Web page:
We didn´t have a projector like we wanted, or a TV, so I set up our computer on a table where most people could see it and tried to play the movie. It didn´t work. I had told the guy at the video editing place the format I wanted the video to be in, because I knew all we had on our computer was an outdated version of Windows Media Player, but apparently he misinterpreted me or something. Well, that was the rotten cherry on the dog-turd sundae. I´m actually going to go back to that place today because the same guy said he would finish up the editing job right and give us a finished product. Maybe I can also get the codecs we need for our computer so it can play these videos.

Besides my glaring failure to deliver, the festival actually went pretty great. Josh randomly showed up, great friend that he is, after going back and forth between Choluteca and El Corpus a couple times in buses trying to find the turnoff for Agua Fría, and walking 4 or 5 kilometers in the aforementioned smothering heat. He´s been to a coffee festival that another town put on with the help of their Volunter last year, and he said that in most regards, the event that we did was better organized and had a LOT more community participation. I would have to say that the Maestro en Casa students totally saved our butts, but you know it´s not necessarily a bad thing that the younger generation is involving themselves even if their parents seem kind of disinterested. My favorite part about the event was the ranchera band that we paid to come up from a nearby aldea and grace us with their tunes, ¨Los Pérez¨. They were awesome! I hope we have an excuse to invite them back before next year´s environmental festival.

Josh spent the night at my place (my first real vistor at my house!!!!) and it was really nice to have some gringo conversation for the first time in awhile. He didn´t have to worry about taking a packed school bus back to Tegucigalpa, either, because he got a ride the next day with couple of my supervisors from the peace corps who swung by to check up on me and talk about the possibility of putting another Protected Areas Management volunteer in the area. I had already been thinking about this and I know some local aldeas I would recommend, which I´m going to visit this week. The next group of volunteers starts training in June, and will be going to their sites in September. I can´t wait!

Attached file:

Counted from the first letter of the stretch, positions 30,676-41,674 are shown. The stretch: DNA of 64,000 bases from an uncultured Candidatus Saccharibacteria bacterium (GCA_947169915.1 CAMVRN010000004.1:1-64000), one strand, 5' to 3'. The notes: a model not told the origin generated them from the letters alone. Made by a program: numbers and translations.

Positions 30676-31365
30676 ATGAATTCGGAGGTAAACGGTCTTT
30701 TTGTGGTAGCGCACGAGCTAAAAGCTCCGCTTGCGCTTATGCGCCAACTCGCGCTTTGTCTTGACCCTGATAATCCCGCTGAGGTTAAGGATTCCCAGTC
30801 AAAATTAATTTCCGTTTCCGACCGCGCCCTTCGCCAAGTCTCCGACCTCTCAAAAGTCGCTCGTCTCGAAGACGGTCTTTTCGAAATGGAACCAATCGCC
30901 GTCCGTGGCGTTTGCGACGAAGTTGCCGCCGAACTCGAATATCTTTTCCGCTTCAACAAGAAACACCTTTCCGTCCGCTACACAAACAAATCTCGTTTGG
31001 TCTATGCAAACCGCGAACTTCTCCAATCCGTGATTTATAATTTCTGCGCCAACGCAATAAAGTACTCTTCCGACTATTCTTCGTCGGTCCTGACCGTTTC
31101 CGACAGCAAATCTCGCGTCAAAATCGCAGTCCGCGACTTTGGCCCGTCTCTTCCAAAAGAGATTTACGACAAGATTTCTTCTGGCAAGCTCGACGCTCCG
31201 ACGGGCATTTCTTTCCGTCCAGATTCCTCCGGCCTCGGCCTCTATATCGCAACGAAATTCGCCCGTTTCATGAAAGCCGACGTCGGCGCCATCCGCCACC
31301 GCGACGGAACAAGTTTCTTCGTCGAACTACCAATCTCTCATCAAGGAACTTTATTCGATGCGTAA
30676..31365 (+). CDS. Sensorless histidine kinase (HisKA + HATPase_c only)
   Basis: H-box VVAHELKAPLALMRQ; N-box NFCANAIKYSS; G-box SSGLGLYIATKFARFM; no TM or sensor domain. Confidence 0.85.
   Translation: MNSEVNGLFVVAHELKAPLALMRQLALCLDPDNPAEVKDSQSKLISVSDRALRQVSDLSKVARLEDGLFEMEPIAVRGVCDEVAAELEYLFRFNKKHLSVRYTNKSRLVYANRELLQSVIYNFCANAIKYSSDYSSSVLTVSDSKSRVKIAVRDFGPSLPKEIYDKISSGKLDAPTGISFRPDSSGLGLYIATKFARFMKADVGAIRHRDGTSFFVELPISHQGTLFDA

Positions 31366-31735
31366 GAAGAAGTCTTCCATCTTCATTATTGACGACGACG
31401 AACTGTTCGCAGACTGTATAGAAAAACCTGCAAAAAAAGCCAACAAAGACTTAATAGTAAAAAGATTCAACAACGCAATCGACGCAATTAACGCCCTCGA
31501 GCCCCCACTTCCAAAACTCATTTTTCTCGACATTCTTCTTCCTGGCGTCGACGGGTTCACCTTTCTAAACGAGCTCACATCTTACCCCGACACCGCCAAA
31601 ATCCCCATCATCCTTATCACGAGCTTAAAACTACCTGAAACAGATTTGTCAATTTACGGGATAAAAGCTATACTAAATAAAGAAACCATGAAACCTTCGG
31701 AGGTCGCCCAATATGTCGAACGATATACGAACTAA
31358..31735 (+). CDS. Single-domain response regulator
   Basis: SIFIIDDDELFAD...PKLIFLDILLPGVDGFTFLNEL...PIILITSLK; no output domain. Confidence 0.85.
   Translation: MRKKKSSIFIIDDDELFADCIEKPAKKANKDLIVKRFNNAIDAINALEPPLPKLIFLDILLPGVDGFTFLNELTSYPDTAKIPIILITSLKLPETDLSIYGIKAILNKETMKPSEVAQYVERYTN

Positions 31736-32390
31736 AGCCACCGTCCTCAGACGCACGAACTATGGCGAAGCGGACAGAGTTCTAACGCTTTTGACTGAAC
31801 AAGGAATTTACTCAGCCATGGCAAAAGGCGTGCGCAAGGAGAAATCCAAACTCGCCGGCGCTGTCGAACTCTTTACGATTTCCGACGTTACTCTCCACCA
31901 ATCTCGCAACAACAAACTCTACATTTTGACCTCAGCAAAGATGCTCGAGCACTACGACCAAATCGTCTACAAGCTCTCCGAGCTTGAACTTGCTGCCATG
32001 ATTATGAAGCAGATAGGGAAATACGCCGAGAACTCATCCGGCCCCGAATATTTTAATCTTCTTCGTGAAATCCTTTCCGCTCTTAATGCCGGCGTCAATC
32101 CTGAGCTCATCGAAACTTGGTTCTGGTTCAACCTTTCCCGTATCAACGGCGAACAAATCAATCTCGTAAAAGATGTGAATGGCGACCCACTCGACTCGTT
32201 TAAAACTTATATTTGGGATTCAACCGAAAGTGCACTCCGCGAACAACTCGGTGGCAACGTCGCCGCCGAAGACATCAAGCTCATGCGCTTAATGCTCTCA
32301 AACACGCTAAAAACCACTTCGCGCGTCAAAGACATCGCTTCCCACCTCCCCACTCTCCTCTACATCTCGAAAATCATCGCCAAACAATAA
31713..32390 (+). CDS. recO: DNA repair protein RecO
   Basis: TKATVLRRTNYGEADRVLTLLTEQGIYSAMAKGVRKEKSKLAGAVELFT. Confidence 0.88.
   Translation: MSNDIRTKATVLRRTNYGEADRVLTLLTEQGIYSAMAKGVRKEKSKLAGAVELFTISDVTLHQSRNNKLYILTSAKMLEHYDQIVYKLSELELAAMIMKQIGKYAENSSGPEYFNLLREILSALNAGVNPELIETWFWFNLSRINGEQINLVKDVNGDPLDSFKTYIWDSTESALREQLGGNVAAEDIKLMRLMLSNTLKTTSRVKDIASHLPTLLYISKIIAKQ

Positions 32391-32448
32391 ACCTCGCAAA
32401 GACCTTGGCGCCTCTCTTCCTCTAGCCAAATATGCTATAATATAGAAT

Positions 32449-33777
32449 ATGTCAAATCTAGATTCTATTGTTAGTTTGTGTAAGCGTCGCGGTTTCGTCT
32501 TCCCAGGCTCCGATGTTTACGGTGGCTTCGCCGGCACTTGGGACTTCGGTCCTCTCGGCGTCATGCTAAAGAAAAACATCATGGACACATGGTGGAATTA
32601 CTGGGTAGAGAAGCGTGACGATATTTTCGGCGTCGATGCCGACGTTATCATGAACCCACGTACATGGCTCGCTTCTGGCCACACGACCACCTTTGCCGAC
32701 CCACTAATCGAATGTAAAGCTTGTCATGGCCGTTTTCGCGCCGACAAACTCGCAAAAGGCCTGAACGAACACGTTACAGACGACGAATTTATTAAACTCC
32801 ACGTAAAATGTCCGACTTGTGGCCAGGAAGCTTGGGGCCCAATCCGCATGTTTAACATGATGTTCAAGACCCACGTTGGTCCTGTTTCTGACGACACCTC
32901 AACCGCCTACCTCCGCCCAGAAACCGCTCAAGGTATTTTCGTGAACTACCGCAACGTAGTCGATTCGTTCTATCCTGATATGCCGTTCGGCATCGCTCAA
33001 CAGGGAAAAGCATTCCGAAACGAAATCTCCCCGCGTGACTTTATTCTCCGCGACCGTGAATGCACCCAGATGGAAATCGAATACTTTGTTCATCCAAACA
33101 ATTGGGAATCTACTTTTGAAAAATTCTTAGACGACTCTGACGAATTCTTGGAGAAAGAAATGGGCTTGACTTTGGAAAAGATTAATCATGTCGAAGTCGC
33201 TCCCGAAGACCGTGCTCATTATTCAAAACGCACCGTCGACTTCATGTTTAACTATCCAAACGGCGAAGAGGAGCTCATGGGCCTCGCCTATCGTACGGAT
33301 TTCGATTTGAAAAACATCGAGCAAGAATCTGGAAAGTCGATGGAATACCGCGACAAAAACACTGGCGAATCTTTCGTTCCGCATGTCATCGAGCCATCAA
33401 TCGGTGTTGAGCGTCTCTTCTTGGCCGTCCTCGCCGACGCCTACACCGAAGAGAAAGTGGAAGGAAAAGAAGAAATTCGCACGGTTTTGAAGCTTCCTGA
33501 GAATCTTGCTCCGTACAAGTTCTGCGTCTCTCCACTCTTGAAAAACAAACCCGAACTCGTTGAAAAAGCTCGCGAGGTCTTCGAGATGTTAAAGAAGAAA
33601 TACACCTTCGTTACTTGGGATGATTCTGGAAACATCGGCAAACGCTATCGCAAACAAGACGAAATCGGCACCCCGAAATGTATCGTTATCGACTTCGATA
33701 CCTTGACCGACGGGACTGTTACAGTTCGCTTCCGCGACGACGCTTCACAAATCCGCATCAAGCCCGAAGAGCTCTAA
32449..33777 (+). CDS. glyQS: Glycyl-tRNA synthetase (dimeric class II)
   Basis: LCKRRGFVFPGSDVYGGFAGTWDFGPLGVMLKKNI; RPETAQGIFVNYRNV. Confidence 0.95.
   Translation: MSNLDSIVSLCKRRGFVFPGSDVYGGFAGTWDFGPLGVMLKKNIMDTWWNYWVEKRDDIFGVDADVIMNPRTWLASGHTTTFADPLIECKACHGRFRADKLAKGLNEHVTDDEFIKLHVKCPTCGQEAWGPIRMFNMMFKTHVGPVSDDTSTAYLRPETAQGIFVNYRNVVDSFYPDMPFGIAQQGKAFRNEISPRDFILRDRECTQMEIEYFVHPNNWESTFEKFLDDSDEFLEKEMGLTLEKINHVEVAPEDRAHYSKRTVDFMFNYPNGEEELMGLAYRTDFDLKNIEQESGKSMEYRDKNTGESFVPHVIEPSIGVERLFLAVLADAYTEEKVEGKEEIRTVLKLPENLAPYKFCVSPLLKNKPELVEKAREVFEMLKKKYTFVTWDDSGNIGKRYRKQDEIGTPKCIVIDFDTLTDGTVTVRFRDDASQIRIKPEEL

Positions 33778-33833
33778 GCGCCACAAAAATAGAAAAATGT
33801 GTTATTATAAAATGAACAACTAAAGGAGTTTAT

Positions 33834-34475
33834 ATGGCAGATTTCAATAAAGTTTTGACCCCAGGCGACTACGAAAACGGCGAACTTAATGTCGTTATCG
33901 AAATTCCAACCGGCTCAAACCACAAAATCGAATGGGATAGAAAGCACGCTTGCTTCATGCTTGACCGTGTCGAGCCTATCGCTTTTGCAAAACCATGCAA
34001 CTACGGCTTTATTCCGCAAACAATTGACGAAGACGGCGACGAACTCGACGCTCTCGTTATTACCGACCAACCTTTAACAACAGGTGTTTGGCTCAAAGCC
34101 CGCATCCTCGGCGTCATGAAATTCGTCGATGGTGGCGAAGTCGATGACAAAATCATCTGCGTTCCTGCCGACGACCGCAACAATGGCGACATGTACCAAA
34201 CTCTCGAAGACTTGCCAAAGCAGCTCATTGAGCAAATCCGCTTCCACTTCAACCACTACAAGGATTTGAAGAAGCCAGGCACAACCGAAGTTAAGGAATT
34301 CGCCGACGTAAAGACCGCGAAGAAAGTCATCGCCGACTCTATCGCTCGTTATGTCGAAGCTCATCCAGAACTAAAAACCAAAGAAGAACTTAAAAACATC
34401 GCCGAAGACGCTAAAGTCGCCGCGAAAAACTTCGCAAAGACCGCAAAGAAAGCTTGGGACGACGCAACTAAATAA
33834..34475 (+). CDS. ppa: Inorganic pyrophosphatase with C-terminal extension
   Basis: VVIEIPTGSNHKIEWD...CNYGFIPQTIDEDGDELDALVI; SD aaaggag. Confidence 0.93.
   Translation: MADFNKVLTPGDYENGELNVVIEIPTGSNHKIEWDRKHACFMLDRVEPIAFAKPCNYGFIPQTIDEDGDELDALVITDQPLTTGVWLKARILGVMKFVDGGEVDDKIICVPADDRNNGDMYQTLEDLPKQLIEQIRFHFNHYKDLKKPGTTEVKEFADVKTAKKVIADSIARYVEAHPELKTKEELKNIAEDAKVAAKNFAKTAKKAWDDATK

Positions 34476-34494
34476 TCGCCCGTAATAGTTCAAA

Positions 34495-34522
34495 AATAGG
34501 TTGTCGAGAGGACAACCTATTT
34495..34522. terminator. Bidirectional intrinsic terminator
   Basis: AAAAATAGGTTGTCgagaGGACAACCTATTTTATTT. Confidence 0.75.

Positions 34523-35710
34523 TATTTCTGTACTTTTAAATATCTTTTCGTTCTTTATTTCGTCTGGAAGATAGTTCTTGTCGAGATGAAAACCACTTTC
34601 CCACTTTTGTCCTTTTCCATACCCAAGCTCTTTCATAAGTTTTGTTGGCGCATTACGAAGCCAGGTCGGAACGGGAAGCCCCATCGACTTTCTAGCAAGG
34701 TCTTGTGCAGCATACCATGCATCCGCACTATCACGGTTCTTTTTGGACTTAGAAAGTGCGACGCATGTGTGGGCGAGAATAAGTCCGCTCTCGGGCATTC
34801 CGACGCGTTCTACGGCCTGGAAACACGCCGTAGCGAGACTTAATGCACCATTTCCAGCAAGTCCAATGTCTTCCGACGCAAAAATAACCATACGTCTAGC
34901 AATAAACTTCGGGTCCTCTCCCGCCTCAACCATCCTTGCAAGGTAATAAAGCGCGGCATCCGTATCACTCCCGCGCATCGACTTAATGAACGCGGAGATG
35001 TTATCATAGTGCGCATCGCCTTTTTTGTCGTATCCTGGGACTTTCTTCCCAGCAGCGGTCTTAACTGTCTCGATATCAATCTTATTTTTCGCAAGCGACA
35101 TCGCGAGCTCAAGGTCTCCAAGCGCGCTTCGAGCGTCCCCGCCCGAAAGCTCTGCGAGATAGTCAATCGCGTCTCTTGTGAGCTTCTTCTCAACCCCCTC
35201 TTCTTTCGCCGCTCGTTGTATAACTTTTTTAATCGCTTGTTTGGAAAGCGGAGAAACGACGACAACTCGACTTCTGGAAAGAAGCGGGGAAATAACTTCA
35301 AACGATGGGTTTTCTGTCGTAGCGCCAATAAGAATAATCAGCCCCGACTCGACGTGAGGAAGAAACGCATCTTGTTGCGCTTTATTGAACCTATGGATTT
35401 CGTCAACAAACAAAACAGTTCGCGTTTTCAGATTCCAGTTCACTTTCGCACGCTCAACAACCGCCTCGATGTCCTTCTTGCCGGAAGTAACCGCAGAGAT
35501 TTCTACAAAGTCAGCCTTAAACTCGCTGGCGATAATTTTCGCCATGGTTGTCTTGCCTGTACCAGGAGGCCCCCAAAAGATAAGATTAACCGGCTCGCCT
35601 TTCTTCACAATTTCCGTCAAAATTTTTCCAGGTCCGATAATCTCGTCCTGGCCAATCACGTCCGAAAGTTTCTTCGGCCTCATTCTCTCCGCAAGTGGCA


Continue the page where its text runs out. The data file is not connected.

The next things on my burner are that, start teaching Isaí how to use a computer, and fix my termite-rotted door and roof. whoo! I can move at my own pace more, though, and I´ve decided to just put this tree-nursery project out of my mind for awhile until we either hear yes or no, and continue on either way. It´s not like I´m going to be bored around here if the project doesn´t pass, and it was certainly a great experience working on that proposal.

Hope THAT update satisfies the complainers.

Cheers all,


Tuesday, May 02, 2006

Semana Santa and other stuff

I got about thirty minutes into typing this entry and then the computer I was working on froze and lost it all, so I´m going to summarize:

I see it´s been exactly a month since my last blog update, not much happened the first week of april, and the second one (Semana Santa) I went to El Salvador with my friend and co-volunteer Chris from Orocuina to surf. I left on Tuesday but planned badly and ended up spending a night in San Salvador rather than making it all the way to La Libertad, where he was already set up and surfing happily.

Back to normal flow: